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Becket as a Tradgedy

            Francis Fergusson's tragic theory can be applied to the movie Becket by Jean Anouilh. Since the three characteristics of purpose, passion, and perception can be applied, this play can be considered a tragedy.
             In the beginning of the movie, Becket's purpose is to find honor. Becket explains his passion to Henry about collaboration and honor: to be a Saxon is to be slaughtered, to be Norman is to live well, Becket chooses to live well, therefore he collaborates to live (question 4). He perceives that honor is a "private matter" and each man has his own impression on it (question 5). Therefore, he tries to seek his honor in truth (question 13). However, he comes to realize that "there is only a void where honor should be" (question 12). .
             During the middle of the movie, Becket's perception is to find his honor by defending the honor of God (question 25). Doing so, he chooses his purpose to accept the title of Archbishop of Canterbury (question 22). Henry reveals Becket's fate however, "the die is cast Thomas, make the best of it" (question 19). Becket realizes in accepting the title of Archbishop of Canterbury, he must relinquish the title of Chancellor of England. Since he didn't find his honor in truth, he gladly gives up the ring and title of Chancellor of England (question 29). Consequently, Henry accuses Becket of betraying him and challenging his power (question 31). Becket leaves England and goes to France and Rome until tensions die down (question 33).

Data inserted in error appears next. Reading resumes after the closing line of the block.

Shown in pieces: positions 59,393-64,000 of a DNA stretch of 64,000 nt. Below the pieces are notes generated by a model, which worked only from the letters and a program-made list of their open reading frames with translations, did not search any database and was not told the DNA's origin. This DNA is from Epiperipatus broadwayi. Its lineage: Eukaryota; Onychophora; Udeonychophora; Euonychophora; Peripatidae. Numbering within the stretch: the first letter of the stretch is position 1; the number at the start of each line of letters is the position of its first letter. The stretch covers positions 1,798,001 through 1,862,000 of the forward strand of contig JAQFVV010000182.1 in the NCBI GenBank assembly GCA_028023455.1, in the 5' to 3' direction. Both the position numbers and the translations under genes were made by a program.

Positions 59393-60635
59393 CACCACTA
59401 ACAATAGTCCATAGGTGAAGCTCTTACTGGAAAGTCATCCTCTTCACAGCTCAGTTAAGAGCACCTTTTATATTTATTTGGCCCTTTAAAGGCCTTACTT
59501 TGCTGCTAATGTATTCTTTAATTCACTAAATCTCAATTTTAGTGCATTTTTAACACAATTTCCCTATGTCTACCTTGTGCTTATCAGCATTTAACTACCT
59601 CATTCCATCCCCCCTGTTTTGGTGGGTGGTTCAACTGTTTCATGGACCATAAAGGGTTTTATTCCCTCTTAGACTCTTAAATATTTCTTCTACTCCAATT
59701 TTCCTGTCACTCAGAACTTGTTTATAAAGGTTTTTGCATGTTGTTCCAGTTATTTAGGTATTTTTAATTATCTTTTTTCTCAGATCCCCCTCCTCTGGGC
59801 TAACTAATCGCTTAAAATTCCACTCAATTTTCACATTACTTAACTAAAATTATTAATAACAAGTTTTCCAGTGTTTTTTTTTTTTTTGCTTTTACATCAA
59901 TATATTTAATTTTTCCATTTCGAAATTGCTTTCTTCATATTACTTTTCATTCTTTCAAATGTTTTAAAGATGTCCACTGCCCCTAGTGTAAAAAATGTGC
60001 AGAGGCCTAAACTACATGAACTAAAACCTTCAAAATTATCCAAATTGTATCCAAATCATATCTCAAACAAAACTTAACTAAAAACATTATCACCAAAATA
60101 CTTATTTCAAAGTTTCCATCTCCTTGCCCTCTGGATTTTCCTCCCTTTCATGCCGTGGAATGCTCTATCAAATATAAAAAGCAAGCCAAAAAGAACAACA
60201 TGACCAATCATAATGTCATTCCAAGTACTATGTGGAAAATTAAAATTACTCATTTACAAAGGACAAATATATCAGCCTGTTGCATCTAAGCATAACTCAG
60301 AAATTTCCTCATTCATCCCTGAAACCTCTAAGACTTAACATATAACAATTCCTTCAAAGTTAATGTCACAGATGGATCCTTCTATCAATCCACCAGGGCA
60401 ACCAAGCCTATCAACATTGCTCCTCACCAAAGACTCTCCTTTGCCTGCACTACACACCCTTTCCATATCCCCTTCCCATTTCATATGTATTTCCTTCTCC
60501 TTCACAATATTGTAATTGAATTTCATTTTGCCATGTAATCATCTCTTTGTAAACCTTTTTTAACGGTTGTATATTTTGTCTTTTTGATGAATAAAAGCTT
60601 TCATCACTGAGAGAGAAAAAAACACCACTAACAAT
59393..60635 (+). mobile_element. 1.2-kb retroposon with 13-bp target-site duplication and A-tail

Returning from France and Rome, Becket meets Henry and tells him that he will find his purpose when "the honor of God and the honor of the king become one" (question 35). While getting ready for vespers, in essence, getting ready to die, the supreme folly comes into play. Becket perceives that the only way "for the honor of god and the honor of the king to become one" is if he gives his life (question 42). Thomas does this because "it is for divine service" (question 41).

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